NAIROBI (Reuters) - South Sudan has grounded planes belonging to United Nations peacekeepers in a dispute over control of the airport in the capital Juba, a government spokesman said on Monday.
The move threatens to further delay the deployment of the latest 4,000 peacekeepers to be assigned to the African country, where civil war broke out in 2013.
“It was because the forces that were brought went to the airport to control the airport, which is not part of their mandate,” President Salva Kiir’s spokesman Ateny Wek Ateny said, explaining the decision to stop U.N. flights.
“They cannot come here to control our airport. It is our airport and if they wanted to cooperate with us, they must refrain from (deploying in) places they are not authorized.”
Government forces are currently in control of the airport. U.N. officials were not immediately available to comment.
The U.N. Security Council agreed in August last year to deploy the so-called regional protection force of 4,000 extra peacekeepers, mostly from Rwanda and Ethiopia, after renewed heavy fighting broke out between troops loyal to Kiir and those backing former Vice President Riek Machar.
The RPF was to supplement a 12,000-strong U.N. force already on the ground, but South Sudan has been reluctant to accept it, saying it has reservations over the nationalities of the troops and the armaments they can carry.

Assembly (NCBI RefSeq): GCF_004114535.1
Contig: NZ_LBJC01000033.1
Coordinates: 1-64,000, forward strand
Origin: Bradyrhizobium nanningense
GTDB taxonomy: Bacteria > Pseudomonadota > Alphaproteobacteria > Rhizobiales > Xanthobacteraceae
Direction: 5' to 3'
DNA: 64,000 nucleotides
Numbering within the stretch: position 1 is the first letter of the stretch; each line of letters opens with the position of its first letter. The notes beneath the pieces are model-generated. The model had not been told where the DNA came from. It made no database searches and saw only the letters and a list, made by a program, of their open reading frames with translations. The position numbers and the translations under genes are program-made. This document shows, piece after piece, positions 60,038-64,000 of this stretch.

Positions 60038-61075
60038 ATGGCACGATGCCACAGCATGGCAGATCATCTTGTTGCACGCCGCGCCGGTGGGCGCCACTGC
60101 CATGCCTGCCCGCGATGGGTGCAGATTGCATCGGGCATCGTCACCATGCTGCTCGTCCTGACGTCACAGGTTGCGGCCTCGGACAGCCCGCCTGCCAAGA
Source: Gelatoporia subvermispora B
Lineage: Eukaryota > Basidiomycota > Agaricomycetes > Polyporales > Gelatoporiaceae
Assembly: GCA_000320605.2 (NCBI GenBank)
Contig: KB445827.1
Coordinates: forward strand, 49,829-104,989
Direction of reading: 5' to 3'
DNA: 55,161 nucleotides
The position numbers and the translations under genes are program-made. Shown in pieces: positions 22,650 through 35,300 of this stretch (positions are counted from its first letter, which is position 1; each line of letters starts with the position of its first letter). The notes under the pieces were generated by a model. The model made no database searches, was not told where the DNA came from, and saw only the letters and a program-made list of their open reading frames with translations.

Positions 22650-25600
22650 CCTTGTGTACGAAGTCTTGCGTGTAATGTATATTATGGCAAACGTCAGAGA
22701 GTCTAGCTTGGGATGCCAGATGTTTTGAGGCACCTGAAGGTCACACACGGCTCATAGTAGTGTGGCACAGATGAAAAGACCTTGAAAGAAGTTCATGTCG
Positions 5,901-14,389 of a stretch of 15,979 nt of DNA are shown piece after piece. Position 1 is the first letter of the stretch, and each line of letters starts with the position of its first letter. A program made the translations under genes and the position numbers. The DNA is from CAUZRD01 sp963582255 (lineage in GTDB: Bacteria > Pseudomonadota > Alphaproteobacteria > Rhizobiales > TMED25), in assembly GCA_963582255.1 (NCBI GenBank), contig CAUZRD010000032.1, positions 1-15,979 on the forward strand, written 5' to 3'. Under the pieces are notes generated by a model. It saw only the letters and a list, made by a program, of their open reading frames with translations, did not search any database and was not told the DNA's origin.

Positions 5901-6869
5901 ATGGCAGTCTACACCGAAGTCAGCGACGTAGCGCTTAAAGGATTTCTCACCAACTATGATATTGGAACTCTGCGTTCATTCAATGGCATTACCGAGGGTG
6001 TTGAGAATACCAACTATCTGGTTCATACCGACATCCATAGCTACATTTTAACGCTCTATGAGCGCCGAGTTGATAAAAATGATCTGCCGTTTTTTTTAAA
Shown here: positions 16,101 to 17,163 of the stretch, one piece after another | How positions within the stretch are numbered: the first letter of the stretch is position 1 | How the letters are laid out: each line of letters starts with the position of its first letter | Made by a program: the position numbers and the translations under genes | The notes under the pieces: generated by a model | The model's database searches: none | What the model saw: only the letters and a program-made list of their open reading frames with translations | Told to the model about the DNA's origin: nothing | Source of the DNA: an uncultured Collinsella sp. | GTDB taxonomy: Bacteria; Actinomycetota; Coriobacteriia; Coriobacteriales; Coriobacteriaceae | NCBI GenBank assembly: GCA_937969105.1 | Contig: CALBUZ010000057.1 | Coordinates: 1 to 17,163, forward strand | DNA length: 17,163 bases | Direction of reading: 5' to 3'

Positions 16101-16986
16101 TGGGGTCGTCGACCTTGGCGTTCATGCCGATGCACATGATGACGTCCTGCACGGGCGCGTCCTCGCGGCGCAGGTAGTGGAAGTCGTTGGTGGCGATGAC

A small batch started trickling in three months ago, but diplomats said the latest dispute could bring further delays.
The U.N. peacekeeping mission known as UNMISS has been in South Sudan since its independence from Sudan in 2011. The country spiralled into civil war, with fighting along ethnic lines, after Kiir sacked Machar in late 2013.
A peace accord was signed in August 2015 and Machar returned to the capital in April last year to share power with Kiir, before the deal fell apart less than three months later and Machar and his supporters fled the capital.
The conflict has forced about 4 million people to flee their homes. Uganda currently hosts more than a million South Sudanese refugees, while over 330,000 have fled to neighbouring Ethiopia.
Writing by Aaron Maasho; Editing by Mark Trevelyan